Appeal from the Circuit Court of Cook county; the Hon. THOS.
J. COURTNEY, Judge, presiding. Reversed and remanded with
PRESIDING JUSTICE KILEY DELIVERED THE OPINION OF THE COURT.
Rehearing denied May 12, 1961.
Plaintiff's decedent, Jack D. Adams, shot and killed his wife and their infant son and then committed suicide by shooting himself. At the time of the killings he was beneficiary under a $10,000 policy issued by Travelers Insurance Company on the life of his wife. Plaintiff, Administrator of Adams' estate, sued for the proceeds. The wife's parents also claimed the proceeds. Travelers interpleaded both claimants and, with leave of court, deposited $10,000 with the clerk of court to be paid to the lawful claimant. The cause was referred to a Master in Chancery. At the close of plaintiff's evidence, the Master recommended a decree sustaining the parents' motion for a finding in their favor. The decree was entered pursuant to the recommendation and the Administrator has appealed.
In this interpleader proceeding each claimant has the burden of establishing his own claim and neither claimant can recover on the weakness of the adverse claim. Prudential Ins. Co. v. Cahill, 321 Ill. App. 45, 53, 52 N.E.2d 481 (1943).
The Chancellor, upon agreement of the claimants, ordered the parents' answer to the complaint for interpleader to stand as their counter-claim, and the reply of the plaintiff to stand as his answer to the parents' counter-claim. Both pleadings were subsequently amended and, together with plaintiff's original complaint against Travelers, they are now the bases for the claims of the parties. See Prudential Ins. Co. v. Cahill, 321 Ill. App. 45, 54, 52 N.E.2d 481 (1943).
The parents' amended answer alleged that public policy of Illinois precluded Adams or his personal representative, the plaintiff, from taking under the certificate of insurance because the beneficiary, Adams, had unlawfully caused the death of the insured. They further asserted that they were entitled to the proceeds of the insurance because "they are the natural surviving parents of the insured who came to her death unjustifiably . . . at the hands of . . . the beneficiary," Adams. The amended reply by plaintiff denied that plaintiff should be precluded from taking the proceeds and further alleged that plaintiff's decedent was insane at the time of the killing.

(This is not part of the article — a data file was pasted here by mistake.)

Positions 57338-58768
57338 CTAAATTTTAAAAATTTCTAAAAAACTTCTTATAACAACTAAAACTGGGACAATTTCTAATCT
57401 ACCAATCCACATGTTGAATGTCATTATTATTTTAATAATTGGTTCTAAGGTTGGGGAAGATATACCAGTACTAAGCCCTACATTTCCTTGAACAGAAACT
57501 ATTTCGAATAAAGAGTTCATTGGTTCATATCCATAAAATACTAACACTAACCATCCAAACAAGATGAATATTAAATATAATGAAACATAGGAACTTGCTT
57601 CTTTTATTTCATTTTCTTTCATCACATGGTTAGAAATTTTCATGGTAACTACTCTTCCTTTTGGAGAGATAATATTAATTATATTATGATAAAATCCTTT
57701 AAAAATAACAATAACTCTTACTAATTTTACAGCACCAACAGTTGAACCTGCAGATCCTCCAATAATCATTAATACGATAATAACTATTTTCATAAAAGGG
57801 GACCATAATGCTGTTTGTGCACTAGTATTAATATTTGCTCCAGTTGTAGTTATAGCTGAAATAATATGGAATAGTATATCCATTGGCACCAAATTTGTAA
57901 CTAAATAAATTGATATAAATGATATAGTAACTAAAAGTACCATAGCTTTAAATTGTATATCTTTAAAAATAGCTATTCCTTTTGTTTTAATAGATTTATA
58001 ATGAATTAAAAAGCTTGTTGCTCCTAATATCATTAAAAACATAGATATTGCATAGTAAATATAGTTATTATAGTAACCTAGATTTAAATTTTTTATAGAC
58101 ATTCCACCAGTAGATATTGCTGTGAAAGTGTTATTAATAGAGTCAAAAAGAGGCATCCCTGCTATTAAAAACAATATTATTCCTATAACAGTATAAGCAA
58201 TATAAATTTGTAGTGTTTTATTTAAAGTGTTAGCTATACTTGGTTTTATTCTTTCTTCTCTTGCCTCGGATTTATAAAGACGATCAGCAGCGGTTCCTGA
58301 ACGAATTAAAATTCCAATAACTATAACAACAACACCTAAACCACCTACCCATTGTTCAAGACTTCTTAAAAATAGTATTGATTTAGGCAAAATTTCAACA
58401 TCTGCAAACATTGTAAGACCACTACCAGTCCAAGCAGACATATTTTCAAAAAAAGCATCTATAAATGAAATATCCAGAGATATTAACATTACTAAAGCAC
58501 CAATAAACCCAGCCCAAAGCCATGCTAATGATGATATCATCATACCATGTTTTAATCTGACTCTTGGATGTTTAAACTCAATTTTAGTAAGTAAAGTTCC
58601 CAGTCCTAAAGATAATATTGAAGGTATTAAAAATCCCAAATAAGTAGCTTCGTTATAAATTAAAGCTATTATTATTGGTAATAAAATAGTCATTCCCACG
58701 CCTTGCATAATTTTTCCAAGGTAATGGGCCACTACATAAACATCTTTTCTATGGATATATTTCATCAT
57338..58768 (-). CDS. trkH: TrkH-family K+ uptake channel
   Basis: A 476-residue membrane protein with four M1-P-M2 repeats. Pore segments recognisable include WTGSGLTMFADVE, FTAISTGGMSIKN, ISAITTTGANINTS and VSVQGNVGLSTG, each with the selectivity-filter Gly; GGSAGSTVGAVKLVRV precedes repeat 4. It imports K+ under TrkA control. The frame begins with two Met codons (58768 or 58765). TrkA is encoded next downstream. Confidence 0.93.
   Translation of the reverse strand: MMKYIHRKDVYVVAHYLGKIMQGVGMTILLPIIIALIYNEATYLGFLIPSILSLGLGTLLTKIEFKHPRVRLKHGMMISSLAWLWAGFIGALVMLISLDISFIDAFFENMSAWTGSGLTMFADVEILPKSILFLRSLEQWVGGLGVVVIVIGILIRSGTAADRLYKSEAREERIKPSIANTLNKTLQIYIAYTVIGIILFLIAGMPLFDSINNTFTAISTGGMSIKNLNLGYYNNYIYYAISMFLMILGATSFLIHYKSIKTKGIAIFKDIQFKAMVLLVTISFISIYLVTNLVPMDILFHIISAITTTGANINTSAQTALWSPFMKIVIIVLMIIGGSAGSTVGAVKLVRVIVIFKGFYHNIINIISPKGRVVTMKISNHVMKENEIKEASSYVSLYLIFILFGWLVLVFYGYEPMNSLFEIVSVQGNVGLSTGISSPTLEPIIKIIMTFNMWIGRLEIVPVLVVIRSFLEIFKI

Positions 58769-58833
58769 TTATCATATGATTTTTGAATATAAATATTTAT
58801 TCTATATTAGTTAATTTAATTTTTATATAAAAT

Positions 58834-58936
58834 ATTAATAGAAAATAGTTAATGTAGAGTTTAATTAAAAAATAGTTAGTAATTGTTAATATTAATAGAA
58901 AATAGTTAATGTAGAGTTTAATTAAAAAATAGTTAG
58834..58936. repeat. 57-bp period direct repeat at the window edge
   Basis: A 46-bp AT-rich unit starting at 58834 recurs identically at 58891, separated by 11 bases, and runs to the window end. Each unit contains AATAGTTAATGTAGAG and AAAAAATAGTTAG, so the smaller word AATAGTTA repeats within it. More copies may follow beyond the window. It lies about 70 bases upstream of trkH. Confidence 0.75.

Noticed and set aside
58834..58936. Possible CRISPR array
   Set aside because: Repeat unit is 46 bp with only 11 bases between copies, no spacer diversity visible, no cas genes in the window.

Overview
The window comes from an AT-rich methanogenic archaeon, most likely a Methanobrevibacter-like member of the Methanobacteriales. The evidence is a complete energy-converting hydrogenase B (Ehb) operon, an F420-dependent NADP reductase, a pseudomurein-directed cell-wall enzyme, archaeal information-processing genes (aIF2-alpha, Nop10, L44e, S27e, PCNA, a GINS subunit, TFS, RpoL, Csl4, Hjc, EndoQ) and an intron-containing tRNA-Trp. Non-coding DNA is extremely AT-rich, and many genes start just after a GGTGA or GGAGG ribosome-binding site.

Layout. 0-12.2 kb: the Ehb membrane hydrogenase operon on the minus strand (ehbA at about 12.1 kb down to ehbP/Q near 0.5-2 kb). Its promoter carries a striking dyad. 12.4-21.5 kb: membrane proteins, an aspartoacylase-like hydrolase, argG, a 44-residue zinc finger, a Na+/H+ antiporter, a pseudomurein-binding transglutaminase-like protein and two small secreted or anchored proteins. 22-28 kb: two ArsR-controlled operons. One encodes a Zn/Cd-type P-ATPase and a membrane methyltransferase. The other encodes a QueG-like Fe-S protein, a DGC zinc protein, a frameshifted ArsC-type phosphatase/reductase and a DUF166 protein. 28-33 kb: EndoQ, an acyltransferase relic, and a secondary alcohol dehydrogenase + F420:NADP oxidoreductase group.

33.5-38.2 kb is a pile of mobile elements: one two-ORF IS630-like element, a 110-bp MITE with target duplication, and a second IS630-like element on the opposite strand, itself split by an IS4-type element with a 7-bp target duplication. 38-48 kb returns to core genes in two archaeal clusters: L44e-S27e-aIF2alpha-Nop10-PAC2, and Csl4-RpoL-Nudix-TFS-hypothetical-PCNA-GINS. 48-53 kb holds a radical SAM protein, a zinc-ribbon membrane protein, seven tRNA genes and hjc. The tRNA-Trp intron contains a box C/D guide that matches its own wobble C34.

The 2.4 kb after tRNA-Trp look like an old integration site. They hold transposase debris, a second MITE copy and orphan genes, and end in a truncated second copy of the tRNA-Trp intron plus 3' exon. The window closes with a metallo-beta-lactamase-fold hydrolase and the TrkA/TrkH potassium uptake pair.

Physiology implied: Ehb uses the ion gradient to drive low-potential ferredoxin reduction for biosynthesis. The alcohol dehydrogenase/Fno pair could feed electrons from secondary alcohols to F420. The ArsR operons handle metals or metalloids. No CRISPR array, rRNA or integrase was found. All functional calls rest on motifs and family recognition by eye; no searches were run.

[2-4] At the hearing before the Master plaintiff was ordered to proceed "to prove his case," presumably for the purpose of rebutting the presumption in the parents' favor that Adams was sane. Montag v. People, 141 Ill. 75, 80, 30 N.E. 337 (1892). When plaintiff introduced testimony of insanity reasonably sufficient to overcome the presumption of sanity, the parents had the burden of going forward with proof of sanity. They introduced no evidence. Nevertheless, in this proceeding plaintiff's ultimate burden was to prove a prior right to the proceeds. That is to say, he had to prove by a preponderance of the evidence that Adams was insane at the time he killed the insured and was, therefore, not disqualified as a beneficiary.
The Master found "that the evidence . . . fails to show that the said Jack D. Adams . . . was insane at the time of the killing"; that plaintiff "is not entitled to collect the insurance" because it "is contrary to public policy to so construe a contract of insurance that a murderer, or in this case, a killer never having the chance to be prosecuted, may be the beneficiary"; and that only the "survivors of the intestate wife" are eligible to claim the funds.